Effects of Slow-release Urea, Rumen-protected Methionine, and Histidine on Performance of Dairy Cows Fed Metabolizable Protein-deficient Diets
The main objective of this experiment was to investigate the effects of slow-release urea and rumen-protected (RP) Met and His supplementation of a metabolizable protein (MP)-deficient diet on lactation performance of dairy cows. Sixty Holstein cows (DIM, 87 ± 40 and BW, 640 ± 70 kg) were used in a 10-wk randomized complete block design trial. After a 2-wk covariate period, cows were blocked by parity, DIM, and milk yield, and randomly assigned to 1 of 5 dietary treatments: MP-adequate diet [AMP; 107% of MP requirements (NRC, 2001)]; MP-deficient diet [DMP; 95% of MP requirements]; DMP supplemented with slow-release urea as Optigen (Alltech Inc.; DMPO); DMPO supplemented with RPMet as Mepron (Evonik Industries AG; DMPOM); and DMPOM supplemented with RPHis (Balchem Corp.; DMPOMH). The basal diet consisted of (DM basis): 43% corn silage, 8% grass hay, 4% cottonseed hulls, and 45% concentrate and contained 16.7, 15.8, and 14.8% CP for AMP, DMPO, and DMP, respectively. Total-tract apparent digestibility of nutrients, and urinary N and urea excretions were decreased (P < 0.01) by DMP compared with AMP. Relative to AMP, milk N secretion as a proportion of N intake tended to be higher (P = 0.07) for DMP. DMI was not affected by MP level but tended to be higher (P = 0.09) for the DMPOMH (28.4 kg/d) compared with DMPOM (27.0 kg/d). Yields of milk and milk fat were not affected by treatment, averaging 44.0 kg/d and 1.56 kg/d, respectively; milk fat content tended to be lower (P = 0.06) for DMPOMH (3.36%) than DMPOM (3.78%). Milk true protein content was increased (3.26 vs. 3.16%, P = 0.04) and milk protein yield was numerically increased (1.49 vs. 1.39 kg/d, P = 0.14) by DMPOMH, compared with DMPOM. Cows fed DMP gained 14 g/d BW whereas cows on all other treatments gained on average 267 g/d (P ≤ 0.10). Supplementation of the DMPO diet with RPAA increased (P = 0.03) plasma glucose and numerically increased (P = 0.12) plasma insulin. In conclusion, feeding a 5% MP-deficient diet did not decrease DMI and yields of milk and milk components, despite the reduction in nutrient digestibility. Supplementation of the DMPOM diet with RPHis tended to increase DMI and increased milk protein content. These results confirm previous data and suggest that His may have a positive effect on voluntary feed intake in high-yielding dairy cows.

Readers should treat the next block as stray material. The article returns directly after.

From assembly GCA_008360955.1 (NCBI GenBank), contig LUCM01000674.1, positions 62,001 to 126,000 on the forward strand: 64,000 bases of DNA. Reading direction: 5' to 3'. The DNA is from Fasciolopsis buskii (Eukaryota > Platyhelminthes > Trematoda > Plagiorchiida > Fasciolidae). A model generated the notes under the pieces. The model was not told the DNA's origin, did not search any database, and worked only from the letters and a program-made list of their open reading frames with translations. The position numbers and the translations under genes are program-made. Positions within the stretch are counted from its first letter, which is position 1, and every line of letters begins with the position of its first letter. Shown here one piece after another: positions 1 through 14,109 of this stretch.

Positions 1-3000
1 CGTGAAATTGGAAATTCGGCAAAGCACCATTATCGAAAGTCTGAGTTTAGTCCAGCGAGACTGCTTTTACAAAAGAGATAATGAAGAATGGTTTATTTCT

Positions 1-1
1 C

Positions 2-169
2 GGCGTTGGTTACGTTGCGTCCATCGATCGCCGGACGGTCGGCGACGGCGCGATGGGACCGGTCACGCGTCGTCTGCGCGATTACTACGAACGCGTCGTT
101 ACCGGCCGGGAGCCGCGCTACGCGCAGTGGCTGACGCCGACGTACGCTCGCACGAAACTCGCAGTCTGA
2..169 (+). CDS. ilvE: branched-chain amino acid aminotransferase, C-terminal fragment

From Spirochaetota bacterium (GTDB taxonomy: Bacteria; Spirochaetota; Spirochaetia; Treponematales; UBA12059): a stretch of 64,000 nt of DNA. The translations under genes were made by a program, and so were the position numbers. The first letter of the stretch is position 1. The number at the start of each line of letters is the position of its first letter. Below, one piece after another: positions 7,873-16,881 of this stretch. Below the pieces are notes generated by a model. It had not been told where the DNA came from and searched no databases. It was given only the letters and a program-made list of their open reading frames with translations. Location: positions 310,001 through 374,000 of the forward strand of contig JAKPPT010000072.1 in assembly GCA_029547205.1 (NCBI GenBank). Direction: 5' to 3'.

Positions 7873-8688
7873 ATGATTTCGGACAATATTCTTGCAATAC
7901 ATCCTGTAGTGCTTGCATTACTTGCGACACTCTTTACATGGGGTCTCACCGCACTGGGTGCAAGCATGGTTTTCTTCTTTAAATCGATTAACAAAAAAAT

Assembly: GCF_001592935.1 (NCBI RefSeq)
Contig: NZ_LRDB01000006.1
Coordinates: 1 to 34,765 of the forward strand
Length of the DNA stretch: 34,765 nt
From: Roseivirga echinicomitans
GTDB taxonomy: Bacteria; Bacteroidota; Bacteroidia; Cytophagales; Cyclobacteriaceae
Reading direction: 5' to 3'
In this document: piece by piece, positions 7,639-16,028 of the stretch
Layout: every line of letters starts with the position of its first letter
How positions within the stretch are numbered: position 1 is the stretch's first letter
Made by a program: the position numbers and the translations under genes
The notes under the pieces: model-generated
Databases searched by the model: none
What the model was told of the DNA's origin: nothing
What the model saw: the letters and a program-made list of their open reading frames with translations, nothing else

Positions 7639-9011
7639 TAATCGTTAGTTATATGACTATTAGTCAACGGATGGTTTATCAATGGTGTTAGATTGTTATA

metabolizable protein, slow-release urea, rumen-protected methionine, rumen-protected histidine